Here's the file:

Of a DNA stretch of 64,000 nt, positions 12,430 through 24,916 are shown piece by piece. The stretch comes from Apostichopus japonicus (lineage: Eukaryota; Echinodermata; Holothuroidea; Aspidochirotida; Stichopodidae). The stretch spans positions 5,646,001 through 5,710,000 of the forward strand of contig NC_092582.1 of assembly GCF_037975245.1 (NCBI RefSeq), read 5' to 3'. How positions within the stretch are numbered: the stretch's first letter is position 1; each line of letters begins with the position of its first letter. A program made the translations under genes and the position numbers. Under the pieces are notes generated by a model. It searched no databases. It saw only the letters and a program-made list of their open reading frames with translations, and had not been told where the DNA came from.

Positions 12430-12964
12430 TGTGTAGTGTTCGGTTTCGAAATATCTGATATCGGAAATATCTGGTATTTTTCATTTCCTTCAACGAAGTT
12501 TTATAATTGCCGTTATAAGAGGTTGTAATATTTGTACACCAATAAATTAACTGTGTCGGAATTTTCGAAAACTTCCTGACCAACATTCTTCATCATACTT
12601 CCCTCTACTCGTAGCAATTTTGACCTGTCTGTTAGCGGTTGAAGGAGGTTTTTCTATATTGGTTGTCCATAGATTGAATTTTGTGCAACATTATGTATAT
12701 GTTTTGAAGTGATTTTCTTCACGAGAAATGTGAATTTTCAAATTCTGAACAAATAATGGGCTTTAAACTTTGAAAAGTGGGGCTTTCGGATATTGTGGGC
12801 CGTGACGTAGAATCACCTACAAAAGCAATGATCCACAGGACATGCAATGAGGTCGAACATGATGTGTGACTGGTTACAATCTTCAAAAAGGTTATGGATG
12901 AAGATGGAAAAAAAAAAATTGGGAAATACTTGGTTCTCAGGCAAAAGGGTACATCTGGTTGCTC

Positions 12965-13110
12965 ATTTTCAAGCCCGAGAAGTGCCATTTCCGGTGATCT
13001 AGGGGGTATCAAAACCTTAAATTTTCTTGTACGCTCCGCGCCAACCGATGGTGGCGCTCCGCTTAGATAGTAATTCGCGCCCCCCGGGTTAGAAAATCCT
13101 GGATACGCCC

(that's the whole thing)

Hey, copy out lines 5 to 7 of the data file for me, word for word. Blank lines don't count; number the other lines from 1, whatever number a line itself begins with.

12601 CCCTCTACTCGTAGCAATTTTGACCTGTCTGTTAGCGGTTGAAGGAGGTTTTTCTATATTGGTTGTCCATAGATTGAATTTTGTGCAACATTATGTATAT
12701 GTTTTGAAGTGATTTTCTTCACGAGAAATGTGAATTTTCAAATTCTGAACAAATAATGGGCTTTAAACTTTGAAAAGTGGGGCTTTCGGATATTGTGGGC
12801 CGTGACGTAGAATCACCTACAAAAGCAATGATCCACAGGACATGCAATGAGGTCGAACATGATGTGTGACTGGTTACAATCTTCAAAAAGGTTATGGATG